You can pick up Island in all good bookshops, or subscribe here.

Wednesday, June 8, 2016

'Sorry, I can't' (Meanjin)

Illustration by Lily Mae Martin
I've an essay in the new Meanjin magazine, 'Four Quarters'.

It's a collaboration with artist Lily Mae Martin, which looks at failure: parental, artistic, bodily, existential.

A sample, from the passages on the body:
‘Shit, do that again.’ The doctor prods my neck bulge, and my arm burns: down my elbow, to my forearm and fingers. Pinky and ring finger tingle. Physiological ventriloquism, and I am dummy and audience. ‘Mr Young, this is serious.’ Possible paralysis, she says. Possible quadriplegia, she says. Days later, the registrar adds more detail: ‘If the disc ruptures completely, the vertebrae will grind against each other.’ Bruised spinal cord. Bruised nerves. ‘You have already lost strength in that hand,’ he says, two fingers squeezed in my palm.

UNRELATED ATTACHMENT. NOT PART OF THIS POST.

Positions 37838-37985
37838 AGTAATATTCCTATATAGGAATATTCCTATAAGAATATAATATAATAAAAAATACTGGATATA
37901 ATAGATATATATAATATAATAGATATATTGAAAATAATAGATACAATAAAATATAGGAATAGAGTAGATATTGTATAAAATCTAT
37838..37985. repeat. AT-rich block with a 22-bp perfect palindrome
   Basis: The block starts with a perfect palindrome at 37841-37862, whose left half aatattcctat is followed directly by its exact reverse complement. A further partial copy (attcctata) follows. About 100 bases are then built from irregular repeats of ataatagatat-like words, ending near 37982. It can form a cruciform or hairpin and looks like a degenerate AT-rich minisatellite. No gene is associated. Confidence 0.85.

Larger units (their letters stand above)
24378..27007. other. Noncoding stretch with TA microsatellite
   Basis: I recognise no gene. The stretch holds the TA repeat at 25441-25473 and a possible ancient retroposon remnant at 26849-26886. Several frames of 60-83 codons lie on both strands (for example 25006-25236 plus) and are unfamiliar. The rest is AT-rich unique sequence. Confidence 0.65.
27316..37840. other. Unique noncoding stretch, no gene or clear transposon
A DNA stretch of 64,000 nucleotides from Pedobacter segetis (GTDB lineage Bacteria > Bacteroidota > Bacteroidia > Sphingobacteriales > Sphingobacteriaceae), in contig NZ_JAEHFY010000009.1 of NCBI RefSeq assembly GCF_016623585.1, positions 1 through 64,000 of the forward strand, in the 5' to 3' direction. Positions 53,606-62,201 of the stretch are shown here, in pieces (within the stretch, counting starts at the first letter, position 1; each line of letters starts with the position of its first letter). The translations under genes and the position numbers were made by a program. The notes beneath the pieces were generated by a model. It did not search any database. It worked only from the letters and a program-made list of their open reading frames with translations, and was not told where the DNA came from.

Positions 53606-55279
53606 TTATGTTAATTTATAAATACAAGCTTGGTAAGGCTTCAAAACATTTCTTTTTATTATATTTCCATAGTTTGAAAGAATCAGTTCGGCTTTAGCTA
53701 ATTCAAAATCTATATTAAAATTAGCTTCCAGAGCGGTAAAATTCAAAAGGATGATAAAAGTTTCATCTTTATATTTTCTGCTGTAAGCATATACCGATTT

Strength was familiar: the mass I threw around, in the playground at five, to the judo school at thirty. After my son was born, I took up the martial art at nights, pinning and cartwheeling on three hours’ sleep. My falls were clumsy. When I tell the stories, it seems like an epic throw damaged my spine. But the truth is: it might have been months of forward rolls—or decades hunched over books, like TS Eliot at Lloyd’s Bank, ‘stooping, very like a dark bird in a feeder’. Either way, I will never quite recover. 
But recover what? The easy languor of falling asleep on my back, every limb cushioned. The comforting force of my oldest friend’s arm, hugging my neck. The gentle fit of my baby son to my forearm. (‘Mr Young, don’t lift anything over three kilograms.’ Nikos was 3.65kg at birth.) 
For a while, I cannot type without voice recognition software. I’m writing my debut book. My head perfectly still, I talk at the old laptop, elevated on balsawood IKEA drawers. ‘Alienation’. Violin nation. Delete. ‘ALIENATION’. Violin nation. Delete. ‘FUCKING ALIENATION.’ Truck in violin nation. What the nerve damage begins, the Ibuprofen ends. My mind is slower, more vague. And so is my manuscript.